EAR, EXAMINATION OF
E
In some cases, a doctor may deliberately
puncture the eardrum to drain pus from
the middle ear (see
myringotomy
) .
DIAGNOSIS AND TREATMENT
Diagnosis is confirmed by examination
of the ear (see
ear, examination of
) .
Hear-
ing tests
may also be performed to assess
any hearing loss.
Analgesic drugs
(painkillers) may help
to relieve any pain and
antibiotic drugs
may be prescribed to treat or prevent
infection. Most perforations heal very
quickly, usually within a month. How -
ever, if the perforation has failed to heal
after about six months,
myringoplasty
(an operation to repair the eardrum)
may be required.
ear, examination of
The
ear
may be examined to investigate
the possible causes of
earache
,
discharge
from the ear (see
ear, discharge from
) ,
hearing loss, a feeling of fullness in the
ear, disturbed
balance
,
tinnitus
(noises
w ithin the ear), or swelling of lymph
nodes (see
glands, swollen
)
below or in
front of the ear.
HOW IT IS DONE
The doctor begins by examining the
pinna (the visible part of the outer ear)
for any evidence of swelling, tender-
ness, ulceration, or deformity. To view
the ear canal and eardrum, an
otoscope
(a viewing instrument for examining
the ear) may be used.
To obtain images of the middle and
inner ears,
X-rays
,
or
CT scanning
or
MRI
(techniques that produce cross-sec-
tional or three-dimensional images of
body structures), may be carried out.
Hearing and balance can be assessed by
means of
hearing tests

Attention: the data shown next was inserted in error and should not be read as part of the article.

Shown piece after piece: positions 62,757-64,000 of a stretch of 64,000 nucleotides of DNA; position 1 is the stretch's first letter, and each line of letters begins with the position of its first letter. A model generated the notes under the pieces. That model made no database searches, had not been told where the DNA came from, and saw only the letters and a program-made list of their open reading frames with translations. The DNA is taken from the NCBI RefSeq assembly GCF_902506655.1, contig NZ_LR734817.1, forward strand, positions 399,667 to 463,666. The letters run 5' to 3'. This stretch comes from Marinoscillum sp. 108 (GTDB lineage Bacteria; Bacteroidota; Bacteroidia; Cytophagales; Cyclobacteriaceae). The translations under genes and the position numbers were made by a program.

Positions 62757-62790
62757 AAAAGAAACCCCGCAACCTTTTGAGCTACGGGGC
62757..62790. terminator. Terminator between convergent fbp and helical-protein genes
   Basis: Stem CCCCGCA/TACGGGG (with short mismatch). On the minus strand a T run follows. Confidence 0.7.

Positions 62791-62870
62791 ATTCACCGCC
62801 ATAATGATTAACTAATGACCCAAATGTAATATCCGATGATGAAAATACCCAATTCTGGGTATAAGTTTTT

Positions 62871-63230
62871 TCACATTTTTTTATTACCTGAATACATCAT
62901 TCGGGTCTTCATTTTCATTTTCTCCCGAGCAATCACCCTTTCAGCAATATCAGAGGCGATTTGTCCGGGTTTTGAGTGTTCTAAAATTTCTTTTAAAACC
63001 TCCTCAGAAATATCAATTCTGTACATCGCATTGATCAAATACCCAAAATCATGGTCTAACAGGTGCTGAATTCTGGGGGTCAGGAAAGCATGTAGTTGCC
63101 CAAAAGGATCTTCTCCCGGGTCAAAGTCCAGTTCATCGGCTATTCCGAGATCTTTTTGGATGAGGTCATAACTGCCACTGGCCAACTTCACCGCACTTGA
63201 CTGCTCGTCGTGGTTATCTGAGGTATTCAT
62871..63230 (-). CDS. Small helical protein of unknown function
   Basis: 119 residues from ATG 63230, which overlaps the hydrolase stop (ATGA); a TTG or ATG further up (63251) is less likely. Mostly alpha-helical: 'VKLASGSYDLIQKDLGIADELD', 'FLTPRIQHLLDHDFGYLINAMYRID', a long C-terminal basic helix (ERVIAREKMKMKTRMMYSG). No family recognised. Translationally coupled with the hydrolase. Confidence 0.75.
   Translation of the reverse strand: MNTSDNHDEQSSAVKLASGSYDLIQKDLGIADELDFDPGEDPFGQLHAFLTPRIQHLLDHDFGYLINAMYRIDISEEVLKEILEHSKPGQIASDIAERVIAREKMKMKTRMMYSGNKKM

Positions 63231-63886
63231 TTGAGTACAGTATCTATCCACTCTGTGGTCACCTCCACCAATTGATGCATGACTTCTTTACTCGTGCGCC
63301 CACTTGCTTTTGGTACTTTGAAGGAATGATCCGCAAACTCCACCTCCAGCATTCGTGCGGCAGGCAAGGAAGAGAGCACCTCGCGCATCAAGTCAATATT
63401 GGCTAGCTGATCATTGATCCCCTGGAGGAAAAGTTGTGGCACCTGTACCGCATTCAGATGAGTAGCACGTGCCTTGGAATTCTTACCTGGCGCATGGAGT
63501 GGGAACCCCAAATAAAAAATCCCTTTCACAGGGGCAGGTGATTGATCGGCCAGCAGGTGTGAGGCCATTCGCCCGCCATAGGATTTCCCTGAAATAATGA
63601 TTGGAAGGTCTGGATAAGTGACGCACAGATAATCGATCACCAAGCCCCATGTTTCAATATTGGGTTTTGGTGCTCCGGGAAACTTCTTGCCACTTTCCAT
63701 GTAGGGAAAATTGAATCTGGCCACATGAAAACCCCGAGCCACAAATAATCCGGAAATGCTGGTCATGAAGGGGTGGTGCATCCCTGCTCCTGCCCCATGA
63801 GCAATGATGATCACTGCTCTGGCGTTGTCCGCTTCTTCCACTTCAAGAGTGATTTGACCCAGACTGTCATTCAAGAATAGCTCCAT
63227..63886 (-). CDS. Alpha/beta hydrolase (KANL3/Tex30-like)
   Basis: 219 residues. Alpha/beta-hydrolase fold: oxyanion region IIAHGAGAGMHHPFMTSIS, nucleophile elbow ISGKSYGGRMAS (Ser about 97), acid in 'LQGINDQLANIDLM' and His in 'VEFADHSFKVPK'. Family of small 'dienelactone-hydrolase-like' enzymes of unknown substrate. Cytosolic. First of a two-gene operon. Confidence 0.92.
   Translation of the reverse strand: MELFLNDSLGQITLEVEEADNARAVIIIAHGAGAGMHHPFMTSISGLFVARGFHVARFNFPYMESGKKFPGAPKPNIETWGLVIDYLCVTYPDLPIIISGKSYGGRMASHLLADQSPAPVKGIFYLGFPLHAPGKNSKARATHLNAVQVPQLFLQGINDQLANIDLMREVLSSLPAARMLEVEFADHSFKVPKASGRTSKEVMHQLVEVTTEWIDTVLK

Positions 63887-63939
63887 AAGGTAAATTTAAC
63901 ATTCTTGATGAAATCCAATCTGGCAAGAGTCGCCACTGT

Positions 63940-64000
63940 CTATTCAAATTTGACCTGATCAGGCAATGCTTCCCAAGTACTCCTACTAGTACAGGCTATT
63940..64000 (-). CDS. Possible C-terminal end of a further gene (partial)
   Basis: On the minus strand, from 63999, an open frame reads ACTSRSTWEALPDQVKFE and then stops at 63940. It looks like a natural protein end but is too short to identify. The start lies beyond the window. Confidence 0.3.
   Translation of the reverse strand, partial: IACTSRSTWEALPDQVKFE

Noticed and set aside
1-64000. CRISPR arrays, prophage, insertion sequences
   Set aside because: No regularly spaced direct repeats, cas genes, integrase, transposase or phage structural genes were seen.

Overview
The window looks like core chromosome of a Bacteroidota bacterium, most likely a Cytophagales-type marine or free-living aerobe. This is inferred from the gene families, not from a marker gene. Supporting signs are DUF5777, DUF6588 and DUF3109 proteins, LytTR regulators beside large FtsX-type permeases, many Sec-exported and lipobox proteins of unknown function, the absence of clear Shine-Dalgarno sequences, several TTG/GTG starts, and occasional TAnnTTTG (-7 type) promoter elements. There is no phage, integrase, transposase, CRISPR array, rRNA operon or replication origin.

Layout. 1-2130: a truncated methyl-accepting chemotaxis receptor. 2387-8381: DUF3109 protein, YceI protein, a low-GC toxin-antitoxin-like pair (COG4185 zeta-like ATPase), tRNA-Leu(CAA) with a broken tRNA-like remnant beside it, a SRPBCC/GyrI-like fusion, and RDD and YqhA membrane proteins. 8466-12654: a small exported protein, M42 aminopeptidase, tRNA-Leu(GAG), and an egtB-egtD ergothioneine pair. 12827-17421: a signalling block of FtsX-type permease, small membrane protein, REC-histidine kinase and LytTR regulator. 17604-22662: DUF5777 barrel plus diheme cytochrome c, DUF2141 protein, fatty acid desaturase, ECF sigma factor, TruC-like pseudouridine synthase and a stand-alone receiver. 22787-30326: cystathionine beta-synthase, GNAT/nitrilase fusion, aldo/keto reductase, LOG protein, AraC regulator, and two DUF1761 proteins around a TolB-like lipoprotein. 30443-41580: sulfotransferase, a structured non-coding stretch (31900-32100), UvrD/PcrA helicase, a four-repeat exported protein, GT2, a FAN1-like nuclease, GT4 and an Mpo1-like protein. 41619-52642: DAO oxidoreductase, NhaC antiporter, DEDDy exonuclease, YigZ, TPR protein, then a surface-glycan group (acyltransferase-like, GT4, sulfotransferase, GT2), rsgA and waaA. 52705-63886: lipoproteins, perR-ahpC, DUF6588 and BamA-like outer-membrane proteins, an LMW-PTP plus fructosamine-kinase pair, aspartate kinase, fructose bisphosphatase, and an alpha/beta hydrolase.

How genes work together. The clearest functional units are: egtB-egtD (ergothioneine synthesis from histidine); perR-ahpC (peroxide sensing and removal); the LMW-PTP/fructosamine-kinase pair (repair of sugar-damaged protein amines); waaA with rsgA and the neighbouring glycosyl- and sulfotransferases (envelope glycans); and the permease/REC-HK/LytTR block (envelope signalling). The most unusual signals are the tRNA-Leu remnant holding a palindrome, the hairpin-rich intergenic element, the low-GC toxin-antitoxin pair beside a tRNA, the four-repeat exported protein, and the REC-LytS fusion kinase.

or
caloric tests
.
Electronystagmography
is a technique in
w hich balance is assessed by observing
the movements of the eye as water is
poured into the ear.
ear, foreign body in
Foreign bodies can easily enter the ear
canal. Children often insert small objects,
such as peas or stones, into their ears,
and insects may crawl or fly in.
If people try to remove objects from
the ear themselves, they may push the
items further into the ear canal and risk
damaging the eardrum. Foreign bodies
in the ear must always be removed by
doctors. This can be done by syringing
(see
syringing of ears
) or by using fine-
toothed
forceps
.
Insects can sometimes
be floated out using warmed olive oil
or lukewarm water.
ear, nose, and throat surgery
See
otorhinolaryngology.
ear piercing
Making a hole in the earlobe or another,
usually cartilaginous, part of the exter-
nal ear to accommodate an earring. Ear
piercings are best cleaned twice a day
with salt water. Earlobe piercing takes
about 4 weeks to heal; cartilage piercing
may take 8-12 weeks.
ears, pinning back of
See
otoplasty
.
earwax
A
yellow
or
brown
secretion,
also
called cerumen, produced by glands in
the outer ear canal. In most people,
wax is produced in small amounts,
comes out on its own, and causes no
problems. However, some people pro-
duce so much wax that it regularly
obstructs the canal. Excess earwax may
produce a sensation of fullness in the
ear and, if the canal is blocked com-
pletely, partial
deafness.
These symp-
toms are worsened if water enters the
ear and makes the wax swell. Pro-